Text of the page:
W3C home > Mailing lists > Public > public-webappsec@w3.org > December 2014

Re: Proposal: Marking HTTP As Non-Secure

From: Chris Palmer <palmer@google.com>
Date: Thu, 18 Dec 2014 12:27:45 -0800
Message-ID: <CAOuvq218rKhuxEbbffLUQA+aj4EcbsWiGi=uJM1=qWhvmvHbcA@mail.gmail.com>
To: Monica Chew <mmc@mozilla.com>
Cc: "public-webappsec@w3.org" <public-webappsec@w3.org>, blink-dev <blink-dev@chromium.org>, security-dev <security-dev@chromium.org>, "dev-security@lists.mozilla.org" <dev-security@lists.mozilla.org>
On Thu, Dec 18, 2014 at 12:12 PM, Monica Chew <mmc@mozilla.com> wrote:

> I support the goal of this project, but I'm not sure how we can get to a
> point where showing warning indicators makes sense. It seems that about 67%
> of pageviews on the Firefox beta channel are http, not https. How are
> Chrome's numbers?

Currently, roughly 58% of top-level navigations in Chrome are HTTPS.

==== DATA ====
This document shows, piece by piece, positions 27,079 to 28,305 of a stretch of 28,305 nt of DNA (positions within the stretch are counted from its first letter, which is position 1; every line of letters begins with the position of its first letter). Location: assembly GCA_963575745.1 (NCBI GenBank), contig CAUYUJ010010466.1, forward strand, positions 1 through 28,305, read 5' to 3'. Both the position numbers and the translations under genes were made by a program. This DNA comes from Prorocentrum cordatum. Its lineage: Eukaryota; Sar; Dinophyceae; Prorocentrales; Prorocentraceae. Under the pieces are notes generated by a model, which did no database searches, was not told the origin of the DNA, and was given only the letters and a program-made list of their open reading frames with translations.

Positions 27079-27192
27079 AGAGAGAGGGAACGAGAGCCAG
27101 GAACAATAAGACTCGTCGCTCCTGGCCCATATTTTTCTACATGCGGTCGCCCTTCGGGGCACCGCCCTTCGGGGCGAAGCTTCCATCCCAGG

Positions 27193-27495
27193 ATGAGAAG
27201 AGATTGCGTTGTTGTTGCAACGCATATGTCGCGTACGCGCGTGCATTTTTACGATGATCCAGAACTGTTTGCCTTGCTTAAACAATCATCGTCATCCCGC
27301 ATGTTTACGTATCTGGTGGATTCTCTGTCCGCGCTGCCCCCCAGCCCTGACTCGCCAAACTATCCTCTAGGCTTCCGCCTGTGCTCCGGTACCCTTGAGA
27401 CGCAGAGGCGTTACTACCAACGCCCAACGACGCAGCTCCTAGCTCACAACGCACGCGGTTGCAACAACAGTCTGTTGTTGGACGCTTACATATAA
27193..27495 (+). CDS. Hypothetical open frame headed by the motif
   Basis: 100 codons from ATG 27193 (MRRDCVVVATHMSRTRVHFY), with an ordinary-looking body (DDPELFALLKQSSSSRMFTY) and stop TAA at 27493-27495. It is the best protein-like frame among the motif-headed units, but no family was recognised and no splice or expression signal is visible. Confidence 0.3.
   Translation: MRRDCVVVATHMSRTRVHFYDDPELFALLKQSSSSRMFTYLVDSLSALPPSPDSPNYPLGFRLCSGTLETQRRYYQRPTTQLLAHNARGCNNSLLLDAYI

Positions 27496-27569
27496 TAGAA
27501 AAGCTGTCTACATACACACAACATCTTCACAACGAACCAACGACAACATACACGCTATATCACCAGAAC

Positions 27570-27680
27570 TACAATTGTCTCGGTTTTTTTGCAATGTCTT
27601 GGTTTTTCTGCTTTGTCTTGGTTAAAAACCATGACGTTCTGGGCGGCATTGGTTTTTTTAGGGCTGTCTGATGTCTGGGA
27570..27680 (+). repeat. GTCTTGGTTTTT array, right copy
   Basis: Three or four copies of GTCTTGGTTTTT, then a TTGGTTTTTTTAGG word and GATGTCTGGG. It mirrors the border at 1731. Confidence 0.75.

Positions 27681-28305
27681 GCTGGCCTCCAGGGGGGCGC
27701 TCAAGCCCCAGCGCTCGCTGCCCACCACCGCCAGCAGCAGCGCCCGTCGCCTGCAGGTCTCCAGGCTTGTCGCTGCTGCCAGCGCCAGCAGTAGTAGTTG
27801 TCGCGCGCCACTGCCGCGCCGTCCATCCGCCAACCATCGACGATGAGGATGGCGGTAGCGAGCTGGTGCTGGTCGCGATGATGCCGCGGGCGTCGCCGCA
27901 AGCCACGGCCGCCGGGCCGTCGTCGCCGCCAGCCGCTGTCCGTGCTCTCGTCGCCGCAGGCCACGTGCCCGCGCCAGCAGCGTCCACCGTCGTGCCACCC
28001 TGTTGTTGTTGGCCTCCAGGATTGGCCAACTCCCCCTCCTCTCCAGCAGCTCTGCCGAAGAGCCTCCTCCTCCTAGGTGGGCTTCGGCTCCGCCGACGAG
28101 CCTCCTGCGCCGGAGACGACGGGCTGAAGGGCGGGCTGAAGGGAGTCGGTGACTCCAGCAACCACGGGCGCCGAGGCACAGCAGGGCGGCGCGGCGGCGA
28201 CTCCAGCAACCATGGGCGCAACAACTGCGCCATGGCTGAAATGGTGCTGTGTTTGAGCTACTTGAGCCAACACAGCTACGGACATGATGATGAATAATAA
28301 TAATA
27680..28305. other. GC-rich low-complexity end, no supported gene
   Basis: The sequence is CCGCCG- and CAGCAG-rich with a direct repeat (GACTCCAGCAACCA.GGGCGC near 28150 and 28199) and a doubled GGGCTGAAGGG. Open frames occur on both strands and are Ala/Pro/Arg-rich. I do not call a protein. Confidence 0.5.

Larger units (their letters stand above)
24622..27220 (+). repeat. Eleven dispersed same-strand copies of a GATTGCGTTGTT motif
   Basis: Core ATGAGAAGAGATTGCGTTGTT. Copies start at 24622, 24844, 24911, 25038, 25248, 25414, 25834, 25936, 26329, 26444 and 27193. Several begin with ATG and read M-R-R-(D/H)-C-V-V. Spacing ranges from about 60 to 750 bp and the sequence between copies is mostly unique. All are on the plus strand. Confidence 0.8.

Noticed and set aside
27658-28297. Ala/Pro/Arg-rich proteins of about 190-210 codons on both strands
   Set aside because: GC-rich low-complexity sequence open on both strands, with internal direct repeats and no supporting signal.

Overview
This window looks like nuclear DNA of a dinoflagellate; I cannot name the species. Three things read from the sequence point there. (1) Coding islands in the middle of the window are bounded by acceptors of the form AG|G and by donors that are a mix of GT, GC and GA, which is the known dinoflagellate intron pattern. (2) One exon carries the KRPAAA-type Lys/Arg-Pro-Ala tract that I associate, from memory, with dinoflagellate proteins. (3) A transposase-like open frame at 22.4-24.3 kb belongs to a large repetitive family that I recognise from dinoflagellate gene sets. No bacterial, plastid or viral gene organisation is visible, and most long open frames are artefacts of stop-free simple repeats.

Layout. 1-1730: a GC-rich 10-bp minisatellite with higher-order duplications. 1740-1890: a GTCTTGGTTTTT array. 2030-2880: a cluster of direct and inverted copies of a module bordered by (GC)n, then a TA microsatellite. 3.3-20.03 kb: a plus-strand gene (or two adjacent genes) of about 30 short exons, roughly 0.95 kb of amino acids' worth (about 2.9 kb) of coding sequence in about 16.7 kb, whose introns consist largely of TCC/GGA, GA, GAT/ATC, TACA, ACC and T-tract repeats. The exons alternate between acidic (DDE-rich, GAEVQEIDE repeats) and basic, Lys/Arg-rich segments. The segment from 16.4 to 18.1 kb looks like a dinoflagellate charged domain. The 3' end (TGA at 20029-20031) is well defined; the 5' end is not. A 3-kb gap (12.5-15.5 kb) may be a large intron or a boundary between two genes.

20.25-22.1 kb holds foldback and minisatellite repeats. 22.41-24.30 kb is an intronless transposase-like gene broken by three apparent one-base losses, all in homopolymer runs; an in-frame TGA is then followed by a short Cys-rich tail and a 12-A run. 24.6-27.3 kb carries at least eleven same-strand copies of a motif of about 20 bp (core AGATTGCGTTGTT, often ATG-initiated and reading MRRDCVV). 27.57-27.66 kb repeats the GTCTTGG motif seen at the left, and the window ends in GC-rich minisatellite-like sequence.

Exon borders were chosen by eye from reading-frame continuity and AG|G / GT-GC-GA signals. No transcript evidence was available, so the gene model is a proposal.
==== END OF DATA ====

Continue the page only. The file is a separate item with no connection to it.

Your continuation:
> Security warnings are often overused and therefore ignored [1]; it's even
> worse to provide a warning for something that's not actionable. I think we'd
> have to see very low plaintext rates (< 1%) in order not to habituate users
> into ignoring a plaintext warning indicator.

(a) Users are currently habituated to treat non-secure transport as
OK. The status quo is terrible.

(b) What Peter Kasting said: we propose a passive indicator, not a
pop-up or interstitial.

> Lots of site operators don't support HTTPS, in fact some of them (e.g.,
> https://nytimes.com and https://monica-at-mozilla.blogspot.com, which is out
> of my control) redirect to plaintext in order to avoid mixed content
> warnings. I don't think that user agents provided the right incentives in
> this case, and showing a warning 100% of the time to a NYTimes user seems
> like a losing battle.

Again, it's a passive indicator; and, the proposal is to *fix* what
you seem to agree is the wrong incentive.

The NY Times in particular is committed to change and challenges other
news sites to move to HTTPS:

http://open.blogs.nytimes.com/2014/11/13/embracing-https/

> Why not shift the onus from the user to the site operators?

This isn't about putting an onus on users, it's about allowing users
to at least perceive the reality. And yes, that will put pressure on
some site operators. At the same time, the industry is working to make
HTTPS more usable. These efforts are complementary.
Received on Thursday, 18 December 2014 20:28:17 UTC

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